It took just a glance at the rictus into which the face of chief executive Peter Kenyon was frozen as Chelsea were paired with Barcelona in Friday’s Champions League draw to recognise the emptiness of Jose Mourinho’s claim that finishing second in the group stage did not matter.

Bryce Morrison, secretary of Liverpool, who finished above Mourinho’s side in Group G, probably did not mean to rub it in as he mused that a tie against Benfica, fifth in the Portuguese league “shows the importance in this year’s competition of winning your group; it’s kept us away from the likes of Barcelona”. Yet Chelsea would have recognised an uncomfortable truth.

There is a thought that if you are to win major championships, you have to beat the best sides some time so you might as well do it sooner rather than later, but that denies the existence of luck and fatigue. In all sporting contests there is a measure of fortune so the fewer games in which the gap in talent between the sides is so small that the uncontrollable element can be decisive, the better. Equally, it is hard not to believe that Chelsea’s limp semi-final performances against Liverpool last season were not, at least in part, brought about by the draining nature of their epic victories against Barcelona and Bayern Munich in the previous two rounds.

Kenyon, nonetheless, was determinedly if unconvincingly upbeat. “They were two fantastic games last year,” he said. “At this stage you’re going to get a big team and we’ve got one. At the moment they’re as hot as we are but we have one of the best defences in Europe, so we’re well equipped for that.”

Yet this is not merely about the English champions playing the Spanish champions. Last season’s tie was cloaked in controversy, first as Mourinho accused the Barcelona manager Frank Rijkaard of visiting referee Anders Frisk at half-time – an allegation that, though unfounded, led to Frisk retiring because of the abuse he received. Then there was John Terry’s winner, scored after a tug by Ricardo Carvalho on opposing keeper Victor Valdes.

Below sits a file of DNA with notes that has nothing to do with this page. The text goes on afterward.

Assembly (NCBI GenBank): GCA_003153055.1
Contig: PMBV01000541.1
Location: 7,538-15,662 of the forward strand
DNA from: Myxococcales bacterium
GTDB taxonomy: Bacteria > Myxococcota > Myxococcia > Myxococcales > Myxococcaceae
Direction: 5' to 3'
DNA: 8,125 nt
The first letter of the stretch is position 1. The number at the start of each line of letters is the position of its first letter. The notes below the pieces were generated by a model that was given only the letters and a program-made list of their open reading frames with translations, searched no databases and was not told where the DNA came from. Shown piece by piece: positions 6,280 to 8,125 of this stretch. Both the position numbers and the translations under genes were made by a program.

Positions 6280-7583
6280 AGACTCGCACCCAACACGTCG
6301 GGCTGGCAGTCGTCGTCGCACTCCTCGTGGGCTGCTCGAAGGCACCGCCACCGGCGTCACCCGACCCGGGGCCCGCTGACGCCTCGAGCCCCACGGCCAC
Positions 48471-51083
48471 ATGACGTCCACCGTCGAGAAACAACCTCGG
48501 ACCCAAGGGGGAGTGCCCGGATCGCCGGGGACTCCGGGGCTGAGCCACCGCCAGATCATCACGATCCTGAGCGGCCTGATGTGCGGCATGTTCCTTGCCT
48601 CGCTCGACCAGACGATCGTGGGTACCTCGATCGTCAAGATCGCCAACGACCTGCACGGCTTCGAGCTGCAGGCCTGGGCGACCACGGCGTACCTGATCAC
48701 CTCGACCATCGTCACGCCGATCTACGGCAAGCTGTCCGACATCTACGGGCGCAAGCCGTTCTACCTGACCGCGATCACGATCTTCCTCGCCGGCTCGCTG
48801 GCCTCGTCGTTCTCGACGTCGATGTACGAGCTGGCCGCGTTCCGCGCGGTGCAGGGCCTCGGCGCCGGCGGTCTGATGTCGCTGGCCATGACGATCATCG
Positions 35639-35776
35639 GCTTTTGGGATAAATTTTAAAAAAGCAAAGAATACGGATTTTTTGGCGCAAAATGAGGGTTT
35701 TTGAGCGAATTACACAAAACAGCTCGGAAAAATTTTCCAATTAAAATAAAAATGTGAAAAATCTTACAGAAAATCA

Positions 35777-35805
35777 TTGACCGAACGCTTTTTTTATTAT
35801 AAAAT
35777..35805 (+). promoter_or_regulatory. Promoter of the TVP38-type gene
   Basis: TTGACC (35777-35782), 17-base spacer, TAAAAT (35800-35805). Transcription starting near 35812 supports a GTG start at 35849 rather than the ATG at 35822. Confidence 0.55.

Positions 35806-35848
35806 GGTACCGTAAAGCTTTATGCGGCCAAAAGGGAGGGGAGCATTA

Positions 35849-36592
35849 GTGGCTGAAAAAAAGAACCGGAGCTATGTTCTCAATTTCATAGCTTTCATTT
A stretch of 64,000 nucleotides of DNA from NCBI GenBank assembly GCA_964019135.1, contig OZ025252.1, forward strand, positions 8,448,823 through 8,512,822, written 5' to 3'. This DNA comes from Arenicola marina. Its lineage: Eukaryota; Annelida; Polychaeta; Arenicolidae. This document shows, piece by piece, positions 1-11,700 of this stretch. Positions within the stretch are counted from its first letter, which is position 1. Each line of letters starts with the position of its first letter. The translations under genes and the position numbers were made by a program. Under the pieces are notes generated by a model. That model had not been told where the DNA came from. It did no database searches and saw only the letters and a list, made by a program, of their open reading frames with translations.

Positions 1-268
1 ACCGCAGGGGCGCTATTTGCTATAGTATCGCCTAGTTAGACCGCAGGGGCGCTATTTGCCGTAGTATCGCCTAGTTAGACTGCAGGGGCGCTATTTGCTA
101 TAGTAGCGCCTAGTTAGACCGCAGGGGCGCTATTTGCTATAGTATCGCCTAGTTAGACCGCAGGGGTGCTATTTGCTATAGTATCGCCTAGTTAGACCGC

“We put all that behind us last season,” Kenyon insisted, but Txiki Begiristan, Barcelona’s general manager, admitted his side have been “waiting to beat Chelsea”.

He added: “Last season it was a great game for football. We hope this year it will be the same. The systems are the same but we have improved a little bit.”

Barcelona are not the only Spanish side facing a trip to London, after Real Madrid drew Arsenal. “Pure showbusiness,” said the Arsenal vice-chairman David Dein. “Fantastic. It’s one of the draws of the round. They’re one of the great teams.”

They also include two Englishman in their squad in David Beckham and Jonathan Woodgate and, encouragingly for Arsenal, have looked even more porous than Arsène Wenger’s side this season.

“They’ve won the European Cup nine times and we’ve got to do it for the first,” said Dein. “You can never underestimate a club like Real Madrid because they’ve such power and strength.”

Rangers, the first Scottish side to reach the knockout phase under the present format, will face Villarreal, probably the least fancied of the group winners.

Meanwhile, in the Uefa Cup, Middlesbrough drew Stuttgart and Bolton Wanderers will face Olympique Marseille.

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